“We think interns should have the same equality protections as employees in the workplace so we support the proposal that the law in this area should be strengthened. If there are any interns that currently do not meet the statutory criteria for workplace protections under the Equality Act, further consideration is necessary to best ensure this group is protected,” said Chamberlain.
Volunteers are different and charities already want to create ‘supportive and welcoming environments’
But NCVO said volunteering is different to employment and internship, as the power dynamic is less imbalanced. “Volunteers do not have their job or career bound to the role and are under no obligation to stay – in fact organisations have to work hard to keep their volunteers happy.”
Chamberlain said: “Charities want to create positive, supportive and welcoming environments for volunteers. And it’s in their interests to make sure they do, otherwise they simply wouldn’t be able to carry out their work. Most charities, including the largest, depend on the contribution of community-based volunteers.
“It’s the nature of volunteering that volunteers are free to walk away at any time. So to retain them, charities have to create an encouraging climate and ensure volunteers are treated respectfully.
“A simpler, more proportionate and quite possibly more effective method of ensuring safe environments for all volunteers would be for government to support charities in their continuous journey of self-improvement in this area, so anyone who volunteers in any way and in any place is protected from sexual harassment and discrimination,” she added.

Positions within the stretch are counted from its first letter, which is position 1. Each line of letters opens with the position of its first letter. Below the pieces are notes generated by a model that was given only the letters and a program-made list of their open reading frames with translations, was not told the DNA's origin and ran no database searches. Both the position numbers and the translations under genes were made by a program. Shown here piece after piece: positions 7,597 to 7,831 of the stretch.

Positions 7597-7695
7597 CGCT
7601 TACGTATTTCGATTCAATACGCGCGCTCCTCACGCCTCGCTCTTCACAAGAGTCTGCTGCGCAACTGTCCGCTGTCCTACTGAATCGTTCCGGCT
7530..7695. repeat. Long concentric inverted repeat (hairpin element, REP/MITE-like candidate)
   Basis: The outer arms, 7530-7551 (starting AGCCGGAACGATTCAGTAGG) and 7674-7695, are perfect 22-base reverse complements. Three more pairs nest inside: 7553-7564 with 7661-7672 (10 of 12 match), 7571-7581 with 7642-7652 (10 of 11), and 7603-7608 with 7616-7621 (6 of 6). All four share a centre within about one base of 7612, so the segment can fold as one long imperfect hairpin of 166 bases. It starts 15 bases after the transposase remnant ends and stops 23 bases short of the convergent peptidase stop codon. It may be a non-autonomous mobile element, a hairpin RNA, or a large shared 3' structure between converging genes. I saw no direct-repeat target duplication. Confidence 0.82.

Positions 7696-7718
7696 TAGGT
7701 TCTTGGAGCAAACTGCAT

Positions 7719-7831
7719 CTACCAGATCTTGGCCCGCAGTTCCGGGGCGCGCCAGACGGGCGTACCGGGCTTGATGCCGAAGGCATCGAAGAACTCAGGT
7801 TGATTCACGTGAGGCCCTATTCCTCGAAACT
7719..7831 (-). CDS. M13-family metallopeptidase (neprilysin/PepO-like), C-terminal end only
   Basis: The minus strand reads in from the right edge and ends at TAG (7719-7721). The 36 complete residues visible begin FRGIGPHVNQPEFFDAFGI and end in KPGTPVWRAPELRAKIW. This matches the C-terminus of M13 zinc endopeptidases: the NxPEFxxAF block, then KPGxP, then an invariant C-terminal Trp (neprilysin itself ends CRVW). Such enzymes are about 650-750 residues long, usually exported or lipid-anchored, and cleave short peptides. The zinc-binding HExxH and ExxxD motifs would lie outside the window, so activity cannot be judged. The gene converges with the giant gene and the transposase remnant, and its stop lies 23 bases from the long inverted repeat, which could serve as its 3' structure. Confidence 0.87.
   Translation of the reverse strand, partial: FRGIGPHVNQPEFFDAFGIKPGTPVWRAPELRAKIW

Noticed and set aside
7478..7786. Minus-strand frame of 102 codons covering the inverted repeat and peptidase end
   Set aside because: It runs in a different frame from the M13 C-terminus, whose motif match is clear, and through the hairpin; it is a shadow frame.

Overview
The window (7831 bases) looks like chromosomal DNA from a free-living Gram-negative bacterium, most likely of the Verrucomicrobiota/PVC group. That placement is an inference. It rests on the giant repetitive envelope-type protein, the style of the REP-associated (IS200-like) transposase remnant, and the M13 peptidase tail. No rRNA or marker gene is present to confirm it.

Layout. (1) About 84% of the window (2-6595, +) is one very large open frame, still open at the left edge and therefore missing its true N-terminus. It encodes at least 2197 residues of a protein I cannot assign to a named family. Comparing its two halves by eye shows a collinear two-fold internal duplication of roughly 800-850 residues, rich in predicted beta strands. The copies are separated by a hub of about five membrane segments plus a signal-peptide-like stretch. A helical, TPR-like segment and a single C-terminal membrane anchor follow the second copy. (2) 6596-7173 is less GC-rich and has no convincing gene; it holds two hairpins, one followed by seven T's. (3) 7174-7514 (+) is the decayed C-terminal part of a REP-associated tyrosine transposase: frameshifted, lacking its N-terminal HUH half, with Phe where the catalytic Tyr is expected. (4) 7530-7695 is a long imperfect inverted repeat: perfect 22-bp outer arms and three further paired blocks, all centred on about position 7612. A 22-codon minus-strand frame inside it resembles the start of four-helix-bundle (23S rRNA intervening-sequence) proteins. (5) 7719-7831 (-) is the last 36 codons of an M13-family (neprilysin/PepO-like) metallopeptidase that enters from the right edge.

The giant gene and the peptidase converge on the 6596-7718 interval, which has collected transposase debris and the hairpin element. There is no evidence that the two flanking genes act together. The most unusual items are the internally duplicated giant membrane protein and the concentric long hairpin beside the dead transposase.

Small Charities Coalition: ‘We have proposed a middle ground’
The Small Charities Coalition also responded to the consultation. Rita Chadha, chief executive, said: “At the Small Charities Coalition we have surveyed our members on how small charities and community groups should address accusations of sexual harassment by volunteers.
“Whilst there was unanimous support for safeguarding volunteers from all forms of discrimination not just harassment, there is real and legitimate concern amongst some of our 9000+ members that any attempt to manage this through the courts (either through Employment Tribunals or County Court) is going to place small charities and especially trustees under yet more pressure, often with dwindling resources.
“In the Small Charities Coalition's response to the consultation, we have proposed a middle ground, principally that all charities should report annually to the Charity Commission about all they are doing to stop discrimination and harassment. Charities are quite rightly proud of their tradition and reputations, identifying inappropriate practice and naming and shaming by the Commission would have a considerable impact, and would also serve to allow prospective volunteers to check the credibility of organisations they may wish to volunteer for.
“If the Charity Commission really wants to be helpful to charities, acting as the stewards who oversee our collective commitment as a sector to end harassment and discrimination would be a useful and welcomed contribution.”